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Anecdotes from Barcelona

12 July 201410:13AMeurope-2014travel

Hola, everyone! It's been a couple of days, for which I apologise. I am coming to you live-ish from a very ugly train halfway between Spain and France, which looks like this:

In truth, I would rather be literally anywhere else, because we got up kind of early and possibly because of that everyone is a little bit grouchy. Not me, of course. I'm never grouchy. But everyone else is.

This kind of sucks, because Barcelona is probably the most sheer fun I've had on this whole trip.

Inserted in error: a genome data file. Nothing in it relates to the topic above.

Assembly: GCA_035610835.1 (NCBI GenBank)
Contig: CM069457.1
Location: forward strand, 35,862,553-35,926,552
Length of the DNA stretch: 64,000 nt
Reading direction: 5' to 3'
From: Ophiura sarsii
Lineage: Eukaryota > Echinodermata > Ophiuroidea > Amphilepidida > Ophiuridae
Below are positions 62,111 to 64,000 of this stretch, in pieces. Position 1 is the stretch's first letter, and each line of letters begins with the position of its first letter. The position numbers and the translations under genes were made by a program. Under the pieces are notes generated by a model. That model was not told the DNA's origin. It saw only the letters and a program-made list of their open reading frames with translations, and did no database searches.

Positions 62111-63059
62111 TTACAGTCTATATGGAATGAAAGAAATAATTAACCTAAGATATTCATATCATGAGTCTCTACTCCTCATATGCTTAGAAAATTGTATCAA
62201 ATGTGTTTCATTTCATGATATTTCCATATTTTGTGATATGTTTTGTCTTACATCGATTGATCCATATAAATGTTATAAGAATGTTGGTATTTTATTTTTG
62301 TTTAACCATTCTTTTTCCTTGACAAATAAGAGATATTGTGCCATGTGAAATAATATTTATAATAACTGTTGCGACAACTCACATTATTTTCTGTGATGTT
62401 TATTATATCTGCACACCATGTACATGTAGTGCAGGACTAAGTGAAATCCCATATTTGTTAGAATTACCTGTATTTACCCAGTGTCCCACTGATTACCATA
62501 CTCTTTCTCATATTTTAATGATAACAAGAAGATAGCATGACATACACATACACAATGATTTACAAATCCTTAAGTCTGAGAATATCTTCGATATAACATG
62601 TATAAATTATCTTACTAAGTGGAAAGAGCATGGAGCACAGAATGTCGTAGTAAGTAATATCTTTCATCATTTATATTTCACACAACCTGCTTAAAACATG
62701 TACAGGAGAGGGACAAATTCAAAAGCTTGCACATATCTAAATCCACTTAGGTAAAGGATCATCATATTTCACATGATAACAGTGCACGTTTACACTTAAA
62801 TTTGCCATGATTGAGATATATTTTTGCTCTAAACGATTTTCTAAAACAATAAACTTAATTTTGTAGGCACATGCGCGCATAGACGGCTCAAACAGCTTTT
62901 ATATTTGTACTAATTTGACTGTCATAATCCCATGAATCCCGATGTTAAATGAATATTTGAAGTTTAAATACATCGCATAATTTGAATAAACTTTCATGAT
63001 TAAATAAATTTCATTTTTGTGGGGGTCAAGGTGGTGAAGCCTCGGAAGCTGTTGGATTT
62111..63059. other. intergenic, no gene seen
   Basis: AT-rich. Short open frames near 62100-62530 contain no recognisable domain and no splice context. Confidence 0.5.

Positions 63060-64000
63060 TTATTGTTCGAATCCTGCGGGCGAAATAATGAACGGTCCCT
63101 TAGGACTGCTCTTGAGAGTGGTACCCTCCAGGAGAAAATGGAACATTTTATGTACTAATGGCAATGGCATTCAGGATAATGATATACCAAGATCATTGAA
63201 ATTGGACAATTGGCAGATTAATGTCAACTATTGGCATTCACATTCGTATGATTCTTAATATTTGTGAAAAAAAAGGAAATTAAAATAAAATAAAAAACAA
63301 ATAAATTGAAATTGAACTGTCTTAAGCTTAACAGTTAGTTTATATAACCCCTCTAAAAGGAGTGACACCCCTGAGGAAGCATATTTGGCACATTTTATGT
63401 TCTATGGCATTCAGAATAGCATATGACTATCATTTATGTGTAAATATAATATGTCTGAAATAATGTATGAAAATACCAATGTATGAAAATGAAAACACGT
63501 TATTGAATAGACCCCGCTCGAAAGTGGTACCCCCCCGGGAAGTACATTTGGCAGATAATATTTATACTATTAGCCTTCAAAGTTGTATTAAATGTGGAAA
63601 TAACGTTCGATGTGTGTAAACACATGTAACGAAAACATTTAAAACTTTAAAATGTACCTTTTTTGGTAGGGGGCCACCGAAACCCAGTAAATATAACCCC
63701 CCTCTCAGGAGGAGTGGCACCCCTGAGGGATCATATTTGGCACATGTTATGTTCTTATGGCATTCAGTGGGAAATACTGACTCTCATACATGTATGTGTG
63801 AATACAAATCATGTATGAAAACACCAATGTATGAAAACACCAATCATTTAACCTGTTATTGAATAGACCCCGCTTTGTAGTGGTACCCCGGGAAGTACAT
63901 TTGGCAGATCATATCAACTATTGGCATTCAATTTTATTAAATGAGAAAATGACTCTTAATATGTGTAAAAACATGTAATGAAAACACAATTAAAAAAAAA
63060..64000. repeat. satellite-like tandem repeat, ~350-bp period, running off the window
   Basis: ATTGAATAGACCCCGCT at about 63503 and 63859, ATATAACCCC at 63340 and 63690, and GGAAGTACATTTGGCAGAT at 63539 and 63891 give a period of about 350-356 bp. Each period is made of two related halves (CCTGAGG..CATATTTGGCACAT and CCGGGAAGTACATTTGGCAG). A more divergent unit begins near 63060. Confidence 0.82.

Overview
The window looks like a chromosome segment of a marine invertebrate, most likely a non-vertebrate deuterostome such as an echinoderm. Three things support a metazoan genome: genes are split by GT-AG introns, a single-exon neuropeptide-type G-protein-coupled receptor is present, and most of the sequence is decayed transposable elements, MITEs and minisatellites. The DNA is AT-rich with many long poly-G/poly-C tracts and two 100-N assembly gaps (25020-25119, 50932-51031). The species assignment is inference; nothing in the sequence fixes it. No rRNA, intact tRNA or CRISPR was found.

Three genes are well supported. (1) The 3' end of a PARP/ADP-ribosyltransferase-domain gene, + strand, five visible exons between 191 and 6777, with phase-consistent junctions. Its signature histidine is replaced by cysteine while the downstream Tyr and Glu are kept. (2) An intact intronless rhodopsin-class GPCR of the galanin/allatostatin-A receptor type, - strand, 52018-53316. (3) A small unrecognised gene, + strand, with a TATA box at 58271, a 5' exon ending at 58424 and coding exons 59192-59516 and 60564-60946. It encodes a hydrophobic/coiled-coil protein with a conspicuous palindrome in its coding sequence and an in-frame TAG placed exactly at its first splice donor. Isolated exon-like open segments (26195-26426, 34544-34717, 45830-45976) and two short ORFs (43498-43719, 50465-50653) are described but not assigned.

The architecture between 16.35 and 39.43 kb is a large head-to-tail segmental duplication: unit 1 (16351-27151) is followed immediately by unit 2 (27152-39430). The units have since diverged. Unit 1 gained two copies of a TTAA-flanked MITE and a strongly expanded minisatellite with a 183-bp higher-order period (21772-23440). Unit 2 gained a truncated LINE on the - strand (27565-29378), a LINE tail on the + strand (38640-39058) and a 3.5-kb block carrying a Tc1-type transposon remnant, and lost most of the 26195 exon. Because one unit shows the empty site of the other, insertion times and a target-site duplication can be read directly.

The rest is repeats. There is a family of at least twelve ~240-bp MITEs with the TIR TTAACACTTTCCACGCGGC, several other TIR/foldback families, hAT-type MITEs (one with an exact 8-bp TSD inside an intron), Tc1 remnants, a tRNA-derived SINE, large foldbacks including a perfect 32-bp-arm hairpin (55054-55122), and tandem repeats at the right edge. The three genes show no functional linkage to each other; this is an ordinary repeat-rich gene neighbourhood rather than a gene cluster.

So we arrived in Barcelona at about 1pm, and after some grappling with the inexplicable and arcane Barcelona metro network, we rocked up at the hostel and rang the doorbell.

And then we rang it again.

And again.

For the next hour.

While sitting in the staircase.

Eventually the proprietor came and let us in, and once we got inside it was actually very nice. And on the upside, Morgan managed to guess the WiFi password, so we weren't entirely bored.

Still, it was a little longer than I had planned on spending in a Spanish staircase.

We dumped our stuff and went out for lunch, and without really thinking, basically sat down at the first place we found, and did that largely because someone came out and told us to take a seat.

That is the story of how I had Sangria for the second time, and also of how I decided that I didn't particularly like sangria.